The recruitment and clinical characterization of research participants at Washington University were supported by NIH P30AG066444 (JCM), P01AG03991 (JCM), and P01AG026276 (JCM).

ADNI resources: Data used in preparation of this article were obtained from the Alzheimer’s Disease Neuroimaging Initiative (ADNI) database (adni.loni.usc.edu). As such, the investigators within the ADNI contributed to the design and implementation of ADNI and/or provided data but did not participate in analysis or writing of this report. A complete listing of ADNI investigators can be found at: http://adni.loni.usc.edu/wp-content/uploads/how_to_apply/ADNI_Acknowledgement_List.pdf. Data collection and sharing for this project was funded by the Alzheimer's Disease Neuroimaging Initiative (ADNI) (National Institutes of Health Grant U01 AG024904) and DOD ADNI (Department of Defense award number W81XWH-12-2-0012). ADNI is funded by the National Institute on Aging, the National Institute of Biomedical Imaging and Bioengineering, and through generous contributions from the following: AbbVie, Alzheimer’s Association; Alzheimer’s Drug Discovery Foundation; Araclon Biotech; BioClinica, Inc.; Biogen; Bristol-Myers Squibb Company; CereSpir, Inc.; Cogstate; Eisai Inc.; Elan Pharmaceuticals, Inc.; Eli Lilly and Company; EuroImmun; F. Hoffmann-La Roche Ltd and its affiliated company Genentech, Inc.; Fujirebio; GE Healthcare; IXICO Ltd.; Janssen Alzheimer Immunotherapy Research & Development, LLC.; Johnson & Johnson Pharmaceutical Research & Development LLC.; Lumosity; Lundbeck; Merck & Co., Inc.; Meso Scale Diagnostics, LLC.; NeuroRx Research; Neurotrack Technologies; Novartis Pharmaceuticals Corporation; Pfizer Inc.; Piramal Imaging; Servier; Takeda Pharmaceutica l Company; and Transition Therapeutics. The Canadian Institutes of Health Research is providing funds to support ADNI clinical sites in Canada. Private sector contributions are facilitated by the Foundation for the National Institutes of Health (www.fnih.org). The grantee organization is the Northern California Institute for Research and Education, and the study is coordinated by the Alzheimer’s Therapeutic Research Institute at the University of Southern California. ADNI data are disseminated by the Laboratory for Neuro Imaging at the University of Southern California.

DIAN resources: Data collection and sharing for this project was supported by The Dominantly Inherited Alzheimer Network (DIAN, U19AG032438) funded by the National Institute on Aging (NIA),the Alzheimer’s Association (SG-20-690363-DIAN), the German Center for Neurodegenerative Diseases (DZNE), Raul Carrea Institute for Neurological Research (FLENI), Partial support by the Research and Development Grants for Dementia from Japan Agency for Medical Research and Development, AMED, and the Korea Health Technology R&D Project through the Korea Health Industry Development Institute (KHIDI), Spanish Institute of Health Carlos III (ISCIII), Canadian Institutes of Health Research (CIHR), Canadian Consortium of Neurodegeneration and Aging, Brain Canada Foundation, and Fonds de Recherche du Québec – Santé. This manuscript has been reviewed by DIAN Study investigators for scientific content and consistency of data interpretation with previous DIAN Study publications. We acknowledge the altruism of the participants and their families and contributions of the DIAN research and support staff at each of the participating sites for their contributions to this study.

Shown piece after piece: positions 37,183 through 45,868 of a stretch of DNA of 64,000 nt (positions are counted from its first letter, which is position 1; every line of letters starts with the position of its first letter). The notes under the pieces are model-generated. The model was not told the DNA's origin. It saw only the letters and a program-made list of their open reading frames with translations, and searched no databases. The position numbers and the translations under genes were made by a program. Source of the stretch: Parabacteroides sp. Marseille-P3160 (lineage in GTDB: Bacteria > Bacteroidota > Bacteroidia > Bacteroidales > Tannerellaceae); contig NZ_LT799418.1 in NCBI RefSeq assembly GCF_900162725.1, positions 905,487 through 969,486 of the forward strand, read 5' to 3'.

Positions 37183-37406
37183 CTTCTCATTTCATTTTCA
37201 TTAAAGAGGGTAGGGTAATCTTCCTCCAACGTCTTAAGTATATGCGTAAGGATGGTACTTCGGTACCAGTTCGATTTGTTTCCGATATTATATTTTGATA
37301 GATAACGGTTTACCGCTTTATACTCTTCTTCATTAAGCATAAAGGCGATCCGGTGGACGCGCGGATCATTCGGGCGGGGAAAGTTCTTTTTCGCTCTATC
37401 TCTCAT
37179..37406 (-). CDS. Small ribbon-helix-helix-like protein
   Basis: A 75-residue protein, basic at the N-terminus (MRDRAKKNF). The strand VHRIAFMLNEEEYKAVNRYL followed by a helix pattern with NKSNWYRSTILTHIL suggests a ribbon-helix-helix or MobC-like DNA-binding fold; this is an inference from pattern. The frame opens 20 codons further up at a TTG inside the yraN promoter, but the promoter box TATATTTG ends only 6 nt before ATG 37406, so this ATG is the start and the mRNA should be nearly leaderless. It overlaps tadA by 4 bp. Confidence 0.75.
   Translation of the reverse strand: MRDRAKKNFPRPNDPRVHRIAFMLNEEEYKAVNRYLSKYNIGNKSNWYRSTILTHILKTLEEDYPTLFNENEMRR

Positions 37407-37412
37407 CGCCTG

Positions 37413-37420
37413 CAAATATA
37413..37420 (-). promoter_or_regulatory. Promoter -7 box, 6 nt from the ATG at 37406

ACE Alzheimer Center Barcelona acknowledges all patients and their families for their collaboration. For CSF biomarker research, A.R. and M.B. received support from the European Union/EFPIA Innovative Medicines Initiative Joint undertaking ADAPTED and MOPEAD projects (grant numbers 115975 and 115985, respectively). M.B. and A.R. are also supported by national grants PI13/02434, PI16/01861, PI17/01474, PI19/01240,PI19/01301, PI22/01403 from the Acción Estratégica en Salud, integrated in the Spanish National RCDCI Plan and funded by Instituto de Salud Carlos III (ISCIII)—Subdirección General de Evaluación and the Fondo Europeo de Desarrollo Regional (FEDER—“Una manera de Hacer Europa”). A.R. and M.B. have also received support from CIBERNED (Instituto de Salud Carlos III (ISCIII). A.R. is also supported by the EXIT project, EU Euronanomed3 Program JCT2017, Grant No. AC17/00100 and PREADAPT project; the Joint Program for Neurodegenerative Diseases (JPND), Grant No. AC19/00097; Acción Estratégica en Salud, integrated in the Spanish National RCDCI Plan and funded by Instituto de Salud Carlos III (ISCIII)—Subdirección General de Evaluación and the Fondo Europeo de Desarrollo Regional (FEDER—“Una manera de Hacer Europa”). I. de Rojas is supported by a national grant from the Instituto de Salud Carlos III FI20/00215.

VMAP data was obtained from the Vanderbilt Memory and Aging Project. Data were collected and processed by Vanderbilt Memory and Alzheimer’s Center investigators at Vanderbilt University Medical Center funded by the following grants: R01-AG034962, R01-AG056534, R01-NS100980, R01-AG062826, and Alzheimer’s Association IIRG-08-88733. Additional funding for cerebrospinal fluid processing from the Swedish Research Council #2018-02532, the European Research Council #681712, and the Swedish State Support for Clinical Research #ALFGBG-720931. Genotyping supported by R01-AG059716.

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Contributions

Conceptualization: CC, YJS; Methodology: LW, NPN, DW, YJS, and CC involved in the analyses; PG and JT involved in data quality control; Original draft: LW, NPN, YJS, CC; Review & editing: All authors reviewed, edited and approved the manuscript.

Corresponding author